Covered California: Prescription drug co-payments
LOS ANGELES (KABC) -- Hundreds of thousands of patients in Southern California need expensive prescription medications to treat chronic illnesses. But even for those with insurance, the co-pays are steep.
Even with health care reform, the cost of prescription drugs for many in California will still be unaffordable. For those with chronic illnesses such as heart disease, diabetes or cancer, experts say the cost might even be more.
For years he thought he just had back pain. Then doctors told 55-year-old Covina resident Greg McNeal, 55, he was suffering from multiple myeloma, a cancer in his bone marrow.
"When I got diagnosed, it was like a bomb. It hit me really hard," said McNeal.
What's hitting him even harder? Hundreds of dollars in monthly co-pays for drugs he needs to stay alive.
"I'm in trouble. I'm in deep trouble," said McNeal.
"Think about that: $600, $800, $1,000 per month of co-pays," said Dr. Cary Presant, a former president of the American Cancer Society.
Dr. Presant, author of "Surviving American Medicine," says new drugs have increased the cure rate for cancer by 20 percent. But that comes with a cost.
"The trend over the last five years has been to have higher co-pays for medications. The Affordable Care Act will probably -- we don't know for sure -- but probably result in higher co-pays for some of these drugs," said Presant.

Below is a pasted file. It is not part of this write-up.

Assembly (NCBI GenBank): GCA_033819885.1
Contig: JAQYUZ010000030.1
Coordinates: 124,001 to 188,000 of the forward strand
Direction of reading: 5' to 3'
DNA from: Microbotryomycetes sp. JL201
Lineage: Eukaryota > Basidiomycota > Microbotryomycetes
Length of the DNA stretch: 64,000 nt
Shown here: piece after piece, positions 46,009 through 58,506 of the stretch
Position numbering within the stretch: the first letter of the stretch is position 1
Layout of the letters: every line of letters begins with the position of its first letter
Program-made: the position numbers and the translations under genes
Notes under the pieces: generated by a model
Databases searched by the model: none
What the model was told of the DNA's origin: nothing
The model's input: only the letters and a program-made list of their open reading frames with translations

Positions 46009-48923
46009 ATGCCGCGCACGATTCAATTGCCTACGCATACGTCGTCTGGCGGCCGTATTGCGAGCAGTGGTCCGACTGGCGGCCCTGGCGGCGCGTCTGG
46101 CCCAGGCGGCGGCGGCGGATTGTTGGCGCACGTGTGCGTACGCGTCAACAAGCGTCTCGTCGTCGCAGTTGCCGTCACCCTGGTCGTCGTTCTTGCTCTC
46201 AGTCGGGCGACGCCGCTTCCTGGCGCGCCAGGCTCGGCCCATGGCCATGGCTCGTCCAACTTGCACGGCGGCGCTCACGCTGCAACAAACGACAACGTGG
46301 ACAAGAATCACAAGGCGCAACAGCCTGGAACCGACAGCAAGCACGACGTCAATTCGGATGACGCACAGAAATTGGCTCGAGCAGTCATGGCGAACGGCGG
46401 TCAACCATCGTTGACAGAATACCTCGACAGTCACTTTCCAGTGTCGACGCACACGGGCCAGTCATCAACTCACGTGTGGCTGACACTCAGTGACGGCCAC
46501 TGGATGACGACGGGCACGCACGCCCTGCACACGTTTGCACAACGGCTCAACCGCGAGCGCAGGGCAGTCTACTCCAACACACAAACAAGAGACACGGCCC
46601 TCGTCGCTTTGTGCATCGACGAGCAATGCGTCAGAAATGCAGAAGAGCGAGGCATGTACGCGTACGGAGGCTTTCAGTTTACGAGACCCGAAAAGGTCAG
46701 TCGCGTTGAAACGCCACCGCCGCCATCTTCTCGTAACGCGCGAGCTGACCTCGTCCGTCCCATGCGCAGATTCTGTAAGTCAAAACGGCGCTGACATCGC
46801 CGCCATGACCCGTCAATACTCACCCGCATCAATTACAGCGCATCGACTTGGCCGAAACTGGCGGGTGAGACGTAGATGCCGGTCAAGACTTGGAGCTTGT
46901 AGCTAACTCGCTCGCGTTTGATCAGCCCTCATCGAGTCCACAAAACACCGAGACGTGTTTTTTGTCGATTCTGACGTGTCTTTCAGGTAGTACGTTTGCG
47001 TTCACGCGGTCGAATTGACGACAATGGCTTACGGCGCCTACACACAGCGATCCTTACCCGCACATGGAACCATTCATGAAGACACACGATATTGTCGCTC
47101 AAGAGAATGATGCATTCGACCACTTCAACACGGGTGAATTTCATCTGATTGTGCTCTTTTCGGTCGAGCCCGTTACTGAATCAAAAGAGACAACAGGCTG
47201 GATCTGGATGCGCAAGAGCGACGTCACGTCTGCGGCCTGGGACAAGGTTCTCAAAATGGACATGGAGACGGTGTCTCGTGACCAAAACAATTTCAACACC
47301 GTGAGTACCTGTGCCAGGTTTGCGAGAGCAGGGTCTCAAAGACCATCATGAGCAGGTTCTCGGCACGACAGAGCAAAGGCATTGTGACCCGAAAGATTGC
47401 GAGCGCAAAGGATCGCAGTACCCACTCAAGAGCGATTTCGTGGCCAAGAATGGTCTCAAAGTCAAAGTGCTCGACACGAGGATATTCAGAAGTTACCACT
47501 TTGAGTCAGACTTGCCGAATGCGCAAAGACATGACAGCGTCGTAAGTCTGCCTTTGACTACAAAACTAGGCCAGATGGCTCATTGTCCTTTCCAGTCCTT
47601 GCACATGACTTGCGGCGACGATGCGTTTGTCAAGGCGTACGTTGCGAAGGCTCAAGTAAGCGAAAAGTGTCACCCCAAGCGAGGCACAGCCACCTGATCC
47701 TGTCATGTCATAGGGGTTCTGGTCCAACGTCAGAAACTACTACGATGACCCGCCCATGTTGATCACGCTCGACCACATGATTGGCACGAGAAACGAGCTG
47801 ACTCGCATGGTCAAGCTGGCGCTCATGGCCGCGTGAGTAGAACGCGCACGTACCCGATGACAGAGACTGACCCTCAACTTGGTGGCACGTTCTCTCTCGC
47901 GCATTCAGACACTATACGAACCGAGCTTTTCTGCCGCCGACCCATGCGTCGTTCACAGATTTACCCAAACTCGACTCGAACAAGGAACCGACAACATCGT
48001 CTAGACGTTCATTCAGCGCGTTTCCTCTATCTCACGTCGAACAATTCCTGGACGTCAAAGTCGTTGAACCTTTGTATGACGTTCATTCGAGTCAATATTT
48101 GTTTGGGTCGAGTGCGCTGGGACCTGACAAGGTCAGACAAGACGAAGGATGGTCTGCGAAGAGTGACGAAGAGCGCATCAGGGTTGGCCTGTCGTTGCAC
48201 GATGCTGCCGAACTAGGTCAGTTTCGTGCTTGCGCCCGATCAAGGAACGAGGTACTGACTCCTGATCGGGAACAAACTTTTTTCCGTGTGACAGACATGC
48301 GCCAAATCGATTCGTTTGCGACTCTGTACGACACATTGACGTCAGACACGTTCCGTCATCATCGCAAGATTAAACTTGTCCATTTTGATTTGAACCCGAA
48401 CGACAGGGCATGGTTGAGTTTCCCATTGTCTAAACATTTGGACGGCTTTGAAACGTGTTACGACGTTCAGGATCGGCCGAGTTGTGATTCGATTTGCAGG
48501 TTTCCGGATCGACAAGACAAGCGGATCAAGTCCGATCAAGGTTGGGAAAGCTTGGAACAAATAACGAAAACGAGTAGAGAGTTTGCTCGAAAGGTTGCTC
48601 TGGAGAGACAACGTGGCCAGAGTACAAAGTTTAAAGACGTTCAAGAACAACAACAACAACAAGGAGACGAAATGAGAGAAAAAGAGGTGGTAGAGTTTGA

The issue isn't just with new drugs: To offset costs, many insurance companies have moved drugs from "general" into the "specialty drug" category, often with unaffordable co-pays. And it varies from plan to plan.
For example: a drug like Tamoxifen used to require a $10 to $15 co-pay. Now it can cost a breast cancer patient hundreds of dollars per month.
But help is available.
"The patient has to talk to the doctor and say, 'I'm having problems with this co-pay, can you help me out?'" said Presant.
Presant says ask your doctor about drug samples and co-pay assistance programs from drug manufacturers. Also, some foundations give grants to help patients with medications. And organizations like the American Cancer society can help you find resources.
Greg McNeal is hoping a foundation will come through for him. Until then all he can do is wait and hope.
"Well, we'll see what happens. My life is at stake, so we'll see," said Presant.
Dr. Presant says the first place patients should look for help is at their doctor's office. Then look for organizations specific to your illness. For example, if you have heart disease, call the American Heart Association.Covered California: What you need to know
health, health care, health insurance, healthy living, denise dador
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